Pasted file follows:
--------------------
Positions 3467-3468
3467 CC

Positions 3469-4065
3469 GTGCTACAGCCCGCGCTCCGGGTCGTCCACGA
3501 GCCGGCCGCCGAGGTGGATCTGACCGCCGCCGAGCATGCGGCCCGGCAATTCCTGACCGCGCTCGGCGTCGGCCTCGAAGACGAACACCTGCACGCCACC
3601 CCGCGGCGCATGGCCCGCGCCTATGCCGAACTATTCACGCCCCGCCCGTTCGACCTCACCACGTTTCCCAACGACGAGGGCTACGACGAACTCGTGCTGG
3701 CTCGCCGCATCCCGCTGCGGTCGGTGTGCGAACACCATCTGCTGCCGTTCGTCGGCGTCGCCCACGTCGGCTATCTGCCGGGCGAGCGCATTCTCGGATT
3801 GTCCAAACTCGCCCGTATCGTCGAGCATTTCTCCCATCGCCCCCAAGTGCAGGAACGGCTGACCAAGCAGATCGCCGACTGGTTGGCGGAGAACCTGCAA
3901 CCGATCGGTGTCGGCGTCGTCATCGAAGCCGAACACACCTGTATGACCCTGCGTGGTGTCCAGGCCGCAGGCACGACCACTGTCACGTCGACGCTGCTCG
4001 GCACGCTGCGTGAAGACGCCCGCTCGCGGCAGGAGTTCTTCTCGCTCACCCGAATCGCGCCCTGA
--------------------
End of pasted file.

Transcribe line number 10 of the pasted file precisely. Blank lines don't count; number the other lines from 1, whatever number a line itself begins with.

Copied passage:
4001 GCACGCTGCGTGAAGACGCCCGCTCGCGGCAGGAGTTCTTCTCGCTCACCCGAATCGCGCCCTGA